In this 2011 documentary, four American Christian dudes travel all over Europe asking (pretty self-indulgent) questions about (high school level) theology and what it means to really (no, really dude) follow Jesus.

Now, these are four quintessential American-Christian-college guys. I feel like I know them, like I've talked to all of them... in youth groups, church lobbies, Campus Crusade gatherings, youth conferences, Christian concerts. Oh man. It's actually weirder than that. I feel like I was programmed to be able to find these guys in a crowd, to separate them from the herd, to stamp them with the possible-future-mate stamp that all Christian girls are given at birth. Clean cut, hyper masculine, endearingly naive (shallow), bashfully sensitive. Cracking jokes and dealing cliches like cards on the table.

But I'd love to know who said, "Finally, a Christian film that doesn't hold back." Because if these guys aren't holding back, then they've honest-to-God got NOTHING going on behind those beautiful, smiling faces.

Winding their way from London to Barcelona to Rome (by accidental way of Geneva) to Budapest--you get the idea--the guys prompt themselves with the staple topics of any college small group: sex, alcohol, identity, fasting, giving to people in need. At the high point, they actually do GIVE to people in need. At the low point, they happen upon a nude beach (with actual hot people on it!) and decide this is the way God is telling them what to discuss that week.

It's like God punched us in the face...

They can't read maps. They don't know how to ask a question that isn't loaded to the max. Yet I was mildly entertained. I'd guess that most people who spent their high school years grounded in church would find it nostalgic. Even the boys' personal moments, full of revelations about hypocricy and stumbling blocks, are sort of precious.

Oh, did you go watch Superbad with your friends? Shoot. Wait, you have a tough time abstaining from alcohol in college? Gosh. Awww... you had sex before marriage and you feel like that was disrespectful to your future wife? And to the girl you were with? And to yourself? And to JESUS? Bummer dude. Let's "Cross Talk" about that.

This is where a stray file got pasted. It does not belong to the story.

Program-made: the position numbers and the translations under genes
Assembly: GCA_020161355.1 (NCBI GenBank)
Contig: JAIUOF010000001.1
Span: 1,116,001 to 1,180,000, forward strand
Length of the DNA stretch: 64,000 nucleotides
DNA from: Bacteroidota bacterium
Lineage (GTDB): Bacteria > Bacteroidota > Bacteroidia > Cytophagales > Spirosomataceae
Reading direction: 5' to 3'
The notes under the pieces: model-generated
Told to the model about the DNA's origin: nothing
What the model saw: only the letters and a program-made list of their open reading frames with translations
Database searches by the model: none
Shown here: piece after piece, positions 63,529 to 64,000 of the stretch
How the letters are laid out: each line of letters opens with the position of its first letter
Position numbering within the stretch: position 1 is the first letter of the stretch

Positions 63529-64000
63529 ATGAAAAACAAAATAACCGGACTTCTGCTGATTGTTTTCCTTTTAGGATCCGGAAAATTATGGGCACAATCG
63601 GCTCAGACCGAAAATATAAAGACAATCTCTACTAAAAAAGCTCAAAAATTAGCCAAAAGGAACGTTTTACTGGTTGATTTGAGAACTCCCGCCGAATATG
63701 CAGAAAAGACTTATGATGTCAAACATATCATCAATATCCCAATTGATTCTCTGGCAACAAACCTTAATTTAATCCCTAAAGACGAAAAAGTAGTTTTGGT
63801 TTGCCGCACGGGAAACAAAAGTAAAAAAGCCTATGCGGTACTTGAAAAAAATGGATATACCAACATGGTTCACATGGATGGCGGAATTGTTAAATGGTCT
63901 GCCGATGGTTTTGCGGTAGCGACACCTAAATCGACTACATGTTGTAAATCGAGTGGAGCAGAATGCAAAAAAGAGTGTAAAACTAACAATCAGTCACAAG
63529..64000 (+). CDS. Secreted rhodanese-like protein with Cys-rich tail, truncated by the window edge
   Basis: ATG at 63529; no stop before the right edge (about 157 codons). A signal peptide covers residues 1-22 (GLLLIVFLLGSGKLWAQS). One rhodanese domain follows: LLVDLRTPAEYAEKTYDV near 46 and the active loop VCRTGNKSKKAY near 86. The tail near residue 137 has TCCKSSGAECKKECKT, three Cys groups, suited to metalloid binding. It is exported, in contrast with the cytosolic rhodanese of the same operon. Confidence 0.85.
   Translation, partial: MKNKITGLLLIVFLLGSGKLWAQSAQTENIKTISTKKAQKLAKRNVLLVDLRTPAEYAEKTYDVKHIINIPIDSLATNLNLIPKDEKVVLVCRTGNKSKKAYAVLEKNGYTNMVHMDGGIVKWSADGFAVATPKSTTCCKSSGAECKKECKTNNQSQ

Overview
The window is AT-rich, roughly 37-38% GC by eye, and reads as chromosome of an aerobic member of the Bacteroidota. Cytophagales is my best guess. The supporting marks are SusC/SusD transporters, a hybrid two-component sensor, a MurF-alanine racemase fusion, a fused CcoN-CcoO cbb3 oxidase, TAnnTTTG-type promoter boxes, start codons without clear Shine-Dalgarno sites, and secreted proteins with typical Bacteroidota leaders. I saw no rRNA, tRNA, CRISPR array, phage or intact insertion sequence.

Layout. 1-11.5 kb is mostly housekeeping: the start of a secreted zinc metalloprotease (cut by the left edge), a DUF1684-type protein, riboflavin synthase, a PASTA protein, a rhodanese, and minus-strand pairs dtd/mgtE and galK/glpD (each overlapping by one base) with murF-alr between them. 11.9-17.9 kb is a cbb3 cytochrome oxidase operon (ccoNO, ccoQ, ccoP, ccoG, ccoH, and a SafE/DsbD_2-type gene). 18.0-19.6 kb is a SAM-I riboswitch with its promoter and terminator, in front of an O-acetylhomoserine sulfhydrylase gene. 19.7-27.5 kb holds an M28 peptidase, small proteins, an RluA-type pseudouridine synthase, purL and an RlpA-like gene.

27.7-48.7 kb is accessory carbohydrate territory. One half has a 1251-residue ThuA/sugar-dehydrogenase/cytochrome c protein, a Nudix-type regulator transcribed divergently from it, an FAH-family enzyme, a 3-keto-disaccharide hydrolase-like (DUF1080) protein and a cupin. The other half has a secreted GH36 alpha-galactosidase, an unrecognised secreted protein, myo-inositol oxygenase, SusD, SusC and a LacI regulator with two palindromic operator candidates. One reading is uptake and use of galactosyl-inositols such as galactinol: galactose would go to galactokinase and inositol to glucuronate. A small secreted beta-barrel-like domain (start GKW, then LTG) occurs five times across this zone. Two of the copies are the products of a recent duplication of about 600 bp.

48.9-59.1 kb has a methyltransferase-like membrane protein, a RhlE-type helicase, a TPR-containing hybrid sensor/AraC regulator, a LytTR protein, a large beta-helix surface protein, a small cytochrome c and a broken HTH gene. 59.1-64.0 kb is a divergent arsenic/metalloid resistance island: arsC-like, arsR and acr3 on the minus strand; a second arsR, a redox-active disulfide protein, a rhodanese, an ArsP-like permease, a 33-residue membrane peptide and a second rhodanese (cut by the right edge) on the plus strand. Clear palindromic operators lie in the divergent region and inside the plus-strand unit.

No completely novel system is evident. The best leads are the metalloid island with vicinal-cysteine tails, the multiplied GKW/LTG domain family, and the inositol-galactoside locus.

What I'm doing right now is a classic example of poor Christian etiquette. When listening to the struggles of a fellow Christian, don't poke fun. That's messed up. But it's tough not to feel a little superior when I'm listening to a guy tell the camera, "As Christian men in college, alcohol is idolized more than anything else in college." Shocking.

Maybe I'm not the target audience. There's seriously a scene, like Jackass Lite, where two of the guys take turns slapping each other as hard as they can. And two other guys set out to sabotage their friend's budding pen pal relationship. It's like the worst kind of reality TV... clean, respectful, and generally harmless.

"If you're truly a Christian, and you're trying to distinguish yourself in this world, life is gonna suck. And you're gonna get made fun of... but it'll be worth it."

While this does sound like a clip straight out of the hilarious parody video Shoot Christians Say , fortunately, or unfortunately (if anyone who isn't already a Christian sees this film and measures the whole flock of us by it), the frat boy in the ballcap, the one who admitted that he "peaked in high school," the one who cried as he closed out his recollections on the trip, is right. Sometimes it sucks. Sometimes you get made fun of. Sometimes real tragedies strike. But it will be worth it.

Or at least that's what Christians believe.